So far, the research has not found a shift that has complete manning at all of the operations. It is also clear that shift 8 has the fewest operators. The planned number of operators per shift prior to the freeze was 48, manning levels now range between 37 and 42 with shift 8 at 37. The absenteeism research has also shown some interesting findings. It is very rare to find a day that each shift does not have at least one operator call off. This indicates that although we can establish enough manning to operate each shift, the call-off trend is a problem that needs to be considered. Machine efficiencies have also dropped in every area since last year. Even though machine efficiencies are not hurt by not running over lunches or entire shifts, the time spent stopping, cleaning up, and restarting do affect machine efficiencies.


Plans based on preliminary findings


After establishing the criteria that will be used for this report, it is almost certain that no scenario will meet all of them. The best proposal may be the one that meets most of the criteria. The absenteeism trend is also an item that cannot be ignored; I will try to incorporate it into the manning scenarios.




As you can see, I have made good progress on the report and will have no problem completing it on schedule. The information gathered so far has opened my eyes to problems that I had only suspected were happening. Hopefully, this letter has made you more aware of what is happening, has piqued your curiosity, end has you looking forward to viewing the final report Though the final report will be more complete, this letter should have given you an understanding of the report, what has been accomplished, what needs completed, and a few preliminary findings.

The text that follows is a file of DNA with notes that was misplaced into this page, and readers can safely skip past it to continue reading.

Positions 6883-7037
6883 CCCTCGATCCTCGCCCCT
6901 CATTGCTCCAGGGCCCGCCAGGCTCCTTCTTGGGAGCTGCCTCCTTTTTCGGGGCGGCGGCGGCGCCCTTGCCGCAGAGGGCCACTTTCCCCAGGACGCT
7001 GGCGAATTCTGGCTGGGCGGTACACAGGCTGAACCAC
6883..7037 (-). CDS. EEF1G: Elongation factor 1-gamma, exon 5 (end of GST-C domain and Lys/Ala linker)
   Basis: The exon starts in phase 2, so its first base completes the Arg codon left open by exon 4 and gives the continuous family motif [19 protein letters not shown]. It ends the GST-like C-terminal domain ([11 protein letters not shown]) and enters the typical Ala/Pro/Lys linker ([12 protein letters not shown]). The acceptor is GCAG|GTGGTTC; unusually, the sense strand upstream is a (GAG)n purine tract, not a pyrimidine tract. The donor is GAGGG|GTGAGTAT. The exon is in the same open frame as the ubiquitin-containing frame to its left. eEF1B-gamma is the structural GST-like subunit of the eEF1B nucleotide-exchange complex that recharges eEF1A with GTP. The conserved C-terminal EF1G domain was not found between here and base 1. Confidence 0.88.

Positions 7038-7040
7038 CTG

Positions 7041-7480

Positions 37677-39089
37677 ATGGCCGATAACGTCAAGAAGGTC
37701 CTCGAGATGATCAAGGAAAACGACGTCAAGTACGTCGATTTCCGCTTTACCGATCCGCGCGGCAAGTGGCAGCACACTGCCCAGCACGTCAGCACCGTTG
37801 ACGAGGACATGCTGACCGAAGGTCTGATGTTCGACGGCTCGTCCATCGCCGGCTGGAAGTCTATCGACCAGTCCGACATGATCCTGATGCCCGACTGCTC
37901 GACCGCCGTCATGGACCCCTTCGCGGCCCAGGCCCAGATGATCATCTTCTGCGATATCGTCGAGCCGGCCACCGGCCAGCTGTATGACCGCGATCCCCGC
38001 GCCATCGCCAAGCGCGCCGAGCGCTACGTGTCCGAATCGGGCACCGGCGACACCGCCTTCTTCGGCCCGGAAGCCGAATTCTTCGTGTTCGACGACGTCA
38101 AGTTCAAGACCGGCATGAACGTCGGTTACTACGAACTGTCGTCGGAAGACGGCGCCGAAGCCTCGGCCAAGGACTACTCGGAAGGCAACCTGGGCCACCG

I.          Introduction


A. The problem (Inefficiencies caused by lack of/unbalanced manning)


1.       Where we were prior to hiring/job posting freeze

2.       Where we are today

3.       Conclusions as to why there is a problem


II.      How the problem was addressed


A.      Research, planning development, and results

1.       Breakdown of manning by shift and operation

a.       Chart showing manning distributions


2. Review of production control plans and industrial engineering numbers

a.      Current PC planning numbers

b.       Forecasted PC plans for one billion pieces per month

c.       Industrial engineering numbers for current PC plans

d.       Estimated numbers for forecasted plans

3. Research absenteeism trends, seniority issues, past efficiency numbers (compare to present efficiencies.)

    a.       Show graph of call-offs (by date)

    b.       Show graph of past efficiencies vs present efficiencies


4.       Develop different manning level scenarios (charts)

a.       Minimum required (no lunch or Call-off coverage)

b.       Maximum cove rage(full lunch plus call-off coverage)

c.       Manning with full-lunch but no call-off coverage

d.       Manning with no lunch but call-off Coverage

e.       Manning with partial lunch and minimum call-off coverage


5.       Current manning levels with the different scenarios (charts)


6.       Establish needed manning moves or additions with the different scenarios

                          B.      Criteria establishment

1.       Will meet the required output plans

2.       Will provide efficlent use of the machinery and materials

3.       Will minimize costs

4.       Will keep the employees happy (minimal manning moves)


C.      Criteria vs scenarios


1.       Compare all Scenarios with criteria


III.        Conclusions and recommendations


A.      Not yet established

IV. Conclusion